# Intersection -> clip to [p2, q2] n [p, q]
pt1 = p; pt2 = q
is_in_pq = lambda z: (z >=  p[0]) and (z <= q[0])
check = False # check will be True iff [p2, q2] n [p, q] is empty

# Case 3: p is not in the circle
if not is_in_circle(p, center, r):
    x = (- b - np.sqrt(delta)) / (2 * a) 
    pt1 = np.array([x, slope*x + intersect])
    check = not is_in_pq(x)

# Case 4: q is not in the circle
if not is_in_circle(q, center, r):
    x = (- b + np.sqrt(delta)) / (2 * a) 
    pt2 = np.array([x, slope*x + intersect])
    check = (check or cp) and (not is_in_pq(x))

# Case 5: neither p or q are inside the circle
return ([], False, False) if check else 
    ([(pt1, pt2)],  is_in_circle(p, center, r),  is_in_circle(q, center, r))

Building the restricted Voronoi diagram

Once we have this construction, we can build the restricted Voronoi Diagram. We consider every segment of the Voronoi diagram. Let us denote and the two Voronoi cells that lie on both sides of ; we say is a ridge between and .

We need to compute the intersections between and (or equivalently, , since by definition of the Voronoi diagram, any point on the ridge is equidistant from and ). A restricted Voronoi cell is represented as a sequence of edges , where is a segment. Furthermore, either , or in which case and are joint by a circle segment.

for center, region, region_indices, edge_indices in vor_regions:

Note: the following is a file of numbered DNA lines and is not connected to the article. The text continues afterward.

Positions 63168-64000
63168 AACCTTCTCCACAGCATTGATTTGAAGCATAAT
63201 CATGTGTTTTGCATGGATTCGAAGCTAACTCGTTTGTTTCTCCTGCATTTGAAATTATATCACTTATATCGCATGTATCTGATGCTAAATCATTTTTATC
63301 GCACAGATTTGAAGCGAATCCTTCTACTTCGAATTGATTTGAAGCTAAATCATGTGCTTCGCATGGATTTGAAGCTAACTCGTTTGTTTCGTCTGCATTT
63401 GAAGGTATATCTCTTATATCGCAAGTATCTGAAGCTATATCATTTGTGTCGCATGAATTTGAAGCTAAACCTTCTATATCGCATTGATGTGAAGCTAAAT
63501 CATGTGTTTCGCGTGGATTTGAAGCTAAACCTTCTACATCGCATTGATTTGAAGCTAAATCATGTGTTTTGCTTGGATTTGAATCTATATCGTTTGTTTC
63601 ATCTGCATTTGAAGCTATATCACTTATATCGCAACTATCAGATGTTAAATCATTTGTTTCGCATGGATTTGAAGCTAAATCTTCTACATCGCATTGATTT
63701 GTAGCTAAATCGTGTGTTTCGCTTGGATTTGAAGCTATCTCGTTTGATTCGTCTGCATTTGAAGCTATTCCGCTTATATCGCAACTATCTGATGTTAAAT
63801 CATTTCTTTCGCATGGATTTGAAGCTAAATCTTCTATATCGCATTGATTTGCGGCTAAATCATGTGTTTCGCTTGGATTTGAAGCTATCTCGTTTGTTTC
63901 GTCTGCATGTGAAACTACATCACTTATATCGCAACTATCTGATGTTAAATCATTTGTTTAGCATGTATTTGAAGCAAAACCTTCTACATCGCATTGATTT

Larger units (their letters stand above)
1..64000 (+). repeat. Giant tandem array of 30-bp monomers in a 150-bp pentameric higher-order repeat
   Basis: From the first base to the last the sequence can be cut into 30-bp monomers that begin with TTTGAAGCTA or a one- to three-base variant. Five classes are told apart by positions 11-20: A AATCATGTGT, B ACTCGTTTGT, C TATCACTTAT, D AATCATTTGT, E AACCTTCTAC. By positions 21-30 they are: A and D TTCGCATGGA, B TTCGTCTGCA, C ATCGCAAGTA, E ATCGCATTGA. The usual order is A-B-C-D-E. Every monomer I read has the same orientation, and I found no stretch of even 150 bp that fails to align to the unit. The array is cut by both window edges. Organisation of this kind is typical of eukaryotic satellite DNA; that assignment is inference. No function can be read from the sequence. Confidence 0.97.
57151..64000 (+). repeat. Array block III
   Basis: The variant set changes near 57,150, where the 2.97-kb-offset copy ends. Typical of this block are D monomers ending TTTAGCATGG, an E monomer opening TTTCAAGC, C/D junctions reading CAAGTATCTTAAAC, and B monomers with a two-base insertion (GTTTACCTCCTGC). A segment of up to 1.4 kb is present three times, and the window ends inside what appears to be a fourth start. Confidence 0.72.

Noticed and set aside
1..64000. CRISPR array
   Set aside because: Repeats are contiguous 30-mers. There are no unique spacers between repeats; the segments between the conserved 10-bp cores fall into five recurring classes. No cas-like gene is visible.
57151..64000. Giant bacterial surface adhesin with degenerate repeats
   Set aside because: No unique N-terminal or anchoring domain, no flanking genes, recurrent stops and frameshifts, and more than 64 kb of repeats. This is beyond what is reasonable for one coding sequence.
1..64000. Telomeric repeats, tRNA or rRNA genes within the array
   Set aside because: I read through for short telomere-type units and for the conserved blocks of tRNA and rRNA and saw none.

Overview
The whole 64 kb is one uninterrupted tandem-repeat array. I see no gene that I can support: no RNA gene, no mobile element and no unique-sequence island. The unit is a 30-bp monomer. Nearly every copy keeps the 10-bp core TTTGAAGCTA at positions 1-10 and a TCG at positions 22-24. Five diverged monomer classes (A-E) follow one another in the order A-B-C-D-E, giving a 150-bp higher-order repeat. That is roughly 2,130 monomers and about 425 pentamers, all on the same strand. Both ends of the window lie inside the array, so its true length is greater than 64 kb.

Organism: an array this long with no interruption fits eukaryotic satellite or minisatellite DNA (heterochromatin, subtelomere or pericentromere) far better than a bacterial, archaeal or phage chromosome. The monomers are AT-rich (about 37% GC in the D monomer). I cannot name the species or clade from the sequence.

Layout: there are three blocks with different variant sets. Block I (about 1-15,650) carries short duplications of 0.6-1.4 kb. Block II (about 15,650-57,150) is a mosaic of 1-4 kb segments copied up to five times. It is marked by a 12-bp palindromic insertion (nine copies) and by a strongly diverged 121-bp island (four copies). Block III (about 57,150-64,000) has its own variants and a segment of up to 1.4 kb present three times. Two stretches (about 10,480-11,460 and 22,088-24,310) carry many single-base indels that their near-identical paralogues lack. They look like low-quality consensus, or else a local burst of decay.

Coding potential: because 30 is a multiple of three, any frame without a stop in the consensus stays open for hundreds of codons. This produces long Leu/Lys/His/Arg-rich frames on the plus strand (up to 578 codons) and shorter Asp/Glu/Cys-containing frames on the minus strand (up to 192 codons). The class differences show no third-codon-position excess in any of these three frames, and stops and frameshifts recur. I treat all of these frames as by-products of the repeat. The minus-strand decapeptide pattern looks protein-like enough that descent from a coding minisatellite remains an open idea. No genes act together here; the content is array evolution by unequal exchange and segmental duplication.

restr_region = [] 
    for i, p in enumerate(region):
        q = region[(i + 1) % len(region)]
        inter, clip_p, clip_q = line_circle_intersection(p, q, center, r)
        restricted_voronoi_cells.append((center, restr_region)) 

Building the alpha complex

Building the alpha complex from the restricted Voronoi diagram is straightforward. We will split it in two sets: the triangles, which are triangles of the Delaunay triangulation and occur whenever a point lying at the intersection of three Voronoi cells still exist in the restricted Voronoi diagram (i.e. if it belongs to one the balls of radius ). The second set are the edges and are the leftover edges which still exist in the alpha complex but are not part of a full triangle due to the radius constraint.

    ... # continued
    if clip_p:
    if clip_q:
        triangles[region_indices[(i + 1) % len(region)]].append(edge_indices[i])

# Form triangles
for vertex, incident_edges in triangles.items():
if len(incident_edges) == 3:
    vertices = [(x, y) for e in incident_edges for (x, y) in vor_ridges[e]]
    _, aux = np.unique([x[0] for x in vertices], return_index=True)
    alpha_complex_cells[1].append([vertices[i][1] for i in aux])


The main observation is that by tuning the radius constraint correctly, we can obtain a mesh of the point clouds that respect topological features of the original shape (holes), contrary to the Delaunay Triangulation. However, finding a good value for this parameter can be quite difficult as it heavily depends on the input samples.

To highlight this, I also generate an animation of the restricted Voronoi diagram and the alpha complex for growing value of . For very small , no cells collide and the complex is equal to the point cloud; Inversely for large , the complex collapses to the Delaunay Triangulation. For values in between, we get different density meshes of the cloud.